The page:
The inaugural chef’s table experience at Nobu KL was a lesson in food possibilities and deliciousness.
IMAGINE having a top chef whip up a specially curated menu, based on whatever your heart desires – wouldn’t that be something?
At the one-week only inaugural Chef’s Table at Nobu Kuala Lumpur, which featured Nobu Dubai’s chef de cuisine Herve Courtot, Malaysian diners were treated to a bountiful eight-course curated meal (priced at RM695++), the highlight of which was that they could tell the chef what they felt like eating, resulting in a hand-crafted, highly personalised experience.
Courtot, who is French, worked at a number of Michelin-starred restaurants in France before joining Nobu in 2008. He is the chef de cuisine of Nobu Dubai and the corporate chef of Nobu, responsible for the operations of Nobu franchises at Riyadh, Monte Carlo, Moscow, Cape Town, Doha, Marbella and Ibiza.
According to Courtot, the idea behind the chef’s table is to give diners the opportunity to meet and talk to the chefs and dictate exactly what they’d like on their menu for the day – likes and dislikes, allergies, preferences, predilections – everything is taken note of.
“Basically, we speak to the customer and see what they like, what they don’t like, if they are allergic to anything, and we build the menu around that. So it’s a more VIP service that we give to guests.
“I think now people like to know what they’re eating, where the product is coming from, and to meet the chef who is cooking behind the scenes. And it’s something fun – you can see the reactions of the customers when they eat – it’s fantastic!” says Courtot.
Courtot largely accepts any and all culinary challenges, although sometimes he does have to draw the line, as some requests may go against the basic tenets of what Nobu offers.
“From one table to the next, the menu can be different. I have customers who say ‘I like more raw fish or don’ t want any raw fish’ so we build the menu a la minute, so this is the fun part.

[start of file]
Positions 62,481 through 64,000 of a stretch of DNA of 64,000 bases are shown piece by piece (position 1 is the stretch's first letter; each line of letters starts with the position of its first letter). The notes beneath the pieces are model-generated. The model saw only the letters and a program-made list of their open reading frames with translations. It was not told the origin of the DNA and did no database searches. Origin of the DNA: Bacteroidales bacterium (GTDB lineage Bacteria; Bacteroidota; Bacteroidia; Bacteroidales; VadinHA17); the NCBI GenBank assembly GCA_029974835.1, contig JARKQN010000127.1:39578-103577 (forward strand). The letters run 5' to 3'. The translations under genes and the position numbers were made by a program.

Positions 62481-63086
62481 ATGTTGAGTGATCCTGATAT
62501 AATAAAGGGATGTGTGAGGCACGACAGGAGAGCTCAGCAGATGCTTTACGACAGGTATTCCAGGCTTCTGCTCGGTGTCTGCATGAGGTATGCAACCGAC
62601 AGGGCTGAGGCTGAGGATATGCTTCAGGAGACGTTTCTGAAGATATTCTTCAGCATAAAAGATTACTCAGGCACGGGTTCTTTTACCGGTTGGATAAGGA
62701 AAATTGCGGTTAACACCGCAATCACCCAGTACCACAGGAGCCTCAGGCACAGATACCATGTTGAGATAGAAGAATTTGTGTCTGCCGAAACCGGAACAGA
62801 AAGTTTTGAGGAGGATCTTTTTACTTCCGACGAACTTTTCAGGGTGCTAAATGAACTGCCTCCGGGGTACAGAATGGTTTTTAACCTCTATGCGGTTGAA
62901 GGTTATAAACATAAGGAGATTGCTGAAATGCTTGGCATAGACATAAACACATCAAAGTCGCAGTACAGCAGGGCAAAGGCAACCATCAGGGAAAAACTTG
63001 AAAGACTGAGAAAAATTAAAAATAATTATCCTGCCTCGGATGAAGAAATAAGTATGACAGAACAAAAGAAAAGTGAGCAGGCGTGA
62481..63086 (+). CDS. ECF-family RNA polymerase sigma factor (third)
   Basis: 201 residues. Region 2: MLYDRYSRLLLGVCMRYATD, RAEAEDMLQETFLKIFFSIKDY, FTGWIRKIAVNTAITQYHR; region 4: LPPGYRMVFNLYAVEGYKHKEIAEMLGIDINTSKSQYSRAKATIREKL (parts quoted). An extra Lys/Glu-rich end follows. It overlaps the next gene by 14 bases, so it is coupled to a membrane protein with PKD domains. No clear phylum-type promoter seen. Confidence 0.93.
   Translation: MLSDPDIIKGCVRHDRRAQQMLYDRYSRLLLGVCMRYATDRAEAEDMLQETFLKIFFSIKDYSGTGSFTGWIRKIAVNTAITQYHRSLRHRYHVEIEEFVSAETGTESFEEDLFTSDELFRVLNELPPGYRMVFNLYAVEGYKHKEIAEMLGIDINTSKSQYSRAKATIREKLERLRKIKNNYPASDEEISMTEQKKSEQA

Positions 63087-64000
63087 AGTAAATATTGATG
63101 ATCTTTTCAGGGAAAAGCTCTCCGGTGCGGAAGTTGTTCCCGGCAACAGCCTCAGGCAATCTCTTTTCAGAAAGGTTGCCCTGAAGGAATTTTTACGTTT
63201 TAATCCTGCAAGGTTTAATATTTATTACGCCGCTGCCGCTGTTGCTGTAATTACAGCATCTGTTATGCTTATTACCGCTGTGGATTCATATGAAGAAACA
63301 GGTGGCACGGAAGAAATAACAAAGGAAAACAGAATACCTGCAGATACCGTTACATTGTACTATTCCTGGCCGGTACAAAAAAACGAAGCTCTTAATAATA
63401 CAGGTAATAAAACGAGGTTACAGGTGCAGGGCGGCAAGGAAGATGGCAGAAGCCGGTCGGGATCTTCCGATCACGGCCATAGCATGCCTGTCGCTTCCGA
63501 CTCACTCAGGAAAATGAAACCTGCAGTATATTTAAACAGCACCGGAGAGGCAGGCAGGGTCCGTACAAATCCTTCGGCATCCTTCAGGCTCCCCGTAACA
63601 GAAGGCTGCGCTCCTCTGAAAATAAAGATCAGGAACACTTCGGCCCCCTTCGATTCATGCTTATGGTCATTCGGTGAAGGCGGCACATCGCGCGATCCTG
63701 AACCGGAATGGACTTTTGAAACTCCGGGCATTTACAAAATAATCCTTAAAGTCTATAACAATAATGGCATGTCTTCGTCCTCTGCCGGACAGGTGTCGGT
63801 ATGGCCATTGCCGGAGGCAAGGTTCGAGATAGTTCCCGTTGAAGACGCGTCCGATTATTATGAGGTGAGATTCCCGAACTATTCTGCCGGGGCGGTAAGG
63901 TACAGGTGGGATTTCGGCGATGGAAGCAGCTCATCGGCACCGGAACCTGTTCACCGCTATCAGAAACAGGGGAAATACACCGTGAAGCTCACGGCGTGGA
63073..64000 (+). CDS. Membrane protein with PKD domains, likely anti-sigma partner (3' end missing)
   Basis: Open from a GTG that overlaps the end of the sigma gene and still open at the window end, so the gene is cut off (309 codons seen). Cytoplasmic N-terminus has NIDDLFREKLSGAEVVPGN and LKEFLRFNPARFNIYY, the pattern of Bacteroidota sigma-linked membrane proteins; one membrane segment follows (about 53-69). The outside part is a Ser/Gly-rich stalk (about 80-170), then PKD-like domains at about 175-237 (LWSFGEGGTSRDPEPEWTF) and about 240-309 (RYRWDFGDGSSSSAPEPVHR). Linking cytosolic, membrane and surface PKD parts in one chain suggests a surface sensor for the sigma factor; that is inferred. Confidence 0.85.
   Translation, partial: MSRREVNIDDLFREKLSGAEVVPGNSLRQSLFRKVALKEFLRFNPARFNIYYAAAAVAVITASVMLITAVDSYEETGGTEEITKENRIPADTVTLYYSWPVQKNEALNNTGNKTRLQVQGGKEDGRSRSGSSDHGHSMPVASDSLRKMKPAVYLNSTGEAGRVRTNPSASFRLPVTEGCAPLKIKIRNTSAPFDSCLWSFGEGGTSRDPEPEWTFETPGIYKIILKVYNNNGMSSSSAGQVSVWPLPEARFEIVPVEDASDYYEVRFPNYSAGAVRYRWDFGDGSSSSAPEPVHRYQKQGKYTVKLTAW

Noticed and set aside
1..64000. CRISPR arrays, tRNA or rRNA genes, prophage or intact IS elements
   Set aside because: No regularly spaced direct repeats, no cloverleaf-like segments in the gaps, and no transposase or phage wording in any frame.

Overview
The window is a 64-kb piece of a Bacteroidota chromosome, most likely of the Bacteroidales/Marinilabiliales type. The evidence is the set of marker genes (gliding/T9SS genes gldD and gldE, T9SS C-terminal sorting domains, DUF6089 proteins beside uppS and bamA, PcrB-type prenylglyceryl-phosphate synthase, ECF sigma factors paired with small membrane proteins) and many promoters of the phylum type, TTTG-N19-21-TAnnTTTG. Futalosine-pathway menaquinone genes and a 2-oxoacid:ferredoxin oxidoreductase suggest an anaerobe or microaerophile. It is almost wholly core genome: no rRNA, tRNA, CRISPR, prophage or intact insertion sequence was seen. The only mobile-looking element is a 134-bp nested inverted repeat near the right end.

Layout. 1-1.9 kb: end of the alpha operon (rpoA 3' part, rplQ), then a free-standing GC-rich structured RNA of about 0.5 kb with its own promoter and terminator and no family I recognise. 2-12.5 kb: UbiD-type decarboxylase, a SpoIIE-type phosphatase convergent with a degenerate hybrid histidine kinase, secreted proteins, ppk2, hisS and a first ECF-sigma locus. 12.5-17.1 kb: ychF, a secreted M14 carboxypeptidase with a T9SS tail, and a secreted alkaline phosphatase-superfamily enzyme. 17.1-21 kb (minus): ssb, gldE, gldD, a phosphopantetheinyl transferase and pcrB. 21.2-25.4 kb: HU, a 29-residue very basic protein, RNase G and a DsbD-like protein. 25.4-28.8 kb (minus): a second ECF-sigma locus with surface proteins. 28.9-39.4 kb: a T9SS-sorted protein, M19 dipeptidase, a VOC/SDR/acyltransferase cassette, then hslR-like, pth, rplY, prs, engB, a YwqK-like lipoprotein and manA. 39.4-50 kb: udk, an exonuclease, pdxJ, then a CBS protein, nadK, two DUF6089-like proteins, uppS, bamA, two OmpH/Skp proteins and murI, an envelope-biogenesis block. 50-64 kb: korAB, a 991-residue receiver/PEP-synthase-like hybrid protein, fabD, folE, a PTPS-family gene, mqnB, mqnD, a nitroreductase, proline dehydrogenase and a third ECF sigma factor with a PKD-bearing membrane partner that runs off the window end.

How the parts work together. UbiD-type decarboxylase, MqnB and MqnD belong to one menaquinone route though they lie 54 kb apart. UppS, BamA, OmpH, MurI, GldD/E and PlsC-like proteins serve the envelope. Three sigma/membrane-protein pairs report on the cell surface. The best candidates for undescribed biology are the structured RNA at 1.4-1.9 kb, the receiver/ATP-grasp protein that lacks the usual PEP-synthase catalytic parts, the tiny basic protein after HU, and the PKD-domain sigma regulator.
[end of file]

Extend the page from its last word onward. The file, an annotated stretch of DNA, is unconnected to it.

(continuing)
“Sometimes, guests will challenge you and say ‘I only want to have a dinner with lobster and beef.’ And we’ll try and do that. But if something goes against the Nobu philosophy or concept (like a guest who only wants bread), I will not do it,” he says.
Some of the highlights from the chef’s table were a couple of dishes that were specially brought in from Nobu Dubai, like the salmon tataki with black sesame dressing and jalapeno jelly, which featured perfectly cooked salmon juxtaposed against the sweetness of black sesame dressing and sticky jelly bits, which gave the whole dish a playful bounce.
Then there was the Chilean seabass with dashi ponzu and yuzu white chocolate, which Courtot came up with after working on a collaborative dinner in Dubai with renowned chocolate brand Valrhona. The fish was perfectly cooked and surrounded by a rich white chocolate moat which was sweet but not sickly so. It was the sort of dish that opened your eyes to the possibilities involved in sweet-savoury interplays.
The wagyu hobayaki with anticucho den miso was another eye-opener. The beef was cooked in an eucalyptus leaf, which imbued it with a light smokiness. The overall cooking of the meat was perfect – buttery soft and akin to pieces of satin gliding gracefully down the throat.
Courtot also worked his magic with Malaysian ingredients, incorporating fresh local yuba skin into his scallop yuba dish. The dish was a lesson in textures – the pillowy soft scallop couched inside crispy flash-fried yuba skin, which in turn led to a delightful sensory exploration.
“I was amazed! For me, fresh yuba is a new discovery, so when I came here and they said we have fresh yuba, I said, ‘What?’ I knew I needed to do something with that,” he says.
Given the popularity of some of the dishes from the chef’s table offerings, Courtot says there is a distinct possibility that some will be included permanently on the Nobu Kuala Lumpur menu.
“When you see the guests after their dinner, you can ask them ‘Which dish did you like?’ And for me, it is important that I do special dishes for them because if people keep saying, ‘I love this dish’, we can add it to the menu. So it’s direct feedback from the customer,” he says.
Given that the overall chef’s table concept stretches a chef’s imagination and forces them to think creatively and on the spot, does Courtot at all find it challenging and (secretly) a pain in the neck to come up with dishes that are totally dependent on diners’ sometimes fussy appetites?
Apparently not at all. “It’s fun. As chefs, we spend a lot of hours in the kitchen, so we need to have fun. If you don’t have fun cooking, you need to quit!” he says.
The buttery soft meat of the wagyu hobayaki cooked in eucalyptus leaf was truly revelatory. — Photos: YAP CHEE HONG/The Star
The Chilean seabass with dashi ponzu and yuzu white chocolate was a delightful flavour odyssey, the sweet and savoury melding in triumphant glory.
The discovery of fresh yuba skin inspired this dish of crispy flash-fried yuba skin with tender scallop inside.
The chef’s table experience at Nobu ‘is a more VIP service that we give to guests,’ explained Courtot, the chef de cuisine of Nobu Dubai.
The salmon tataki with black sesame dressing and jalapeno jelly offered bursts of bouncy jelly, sweet sesame and perfectly cooked fish.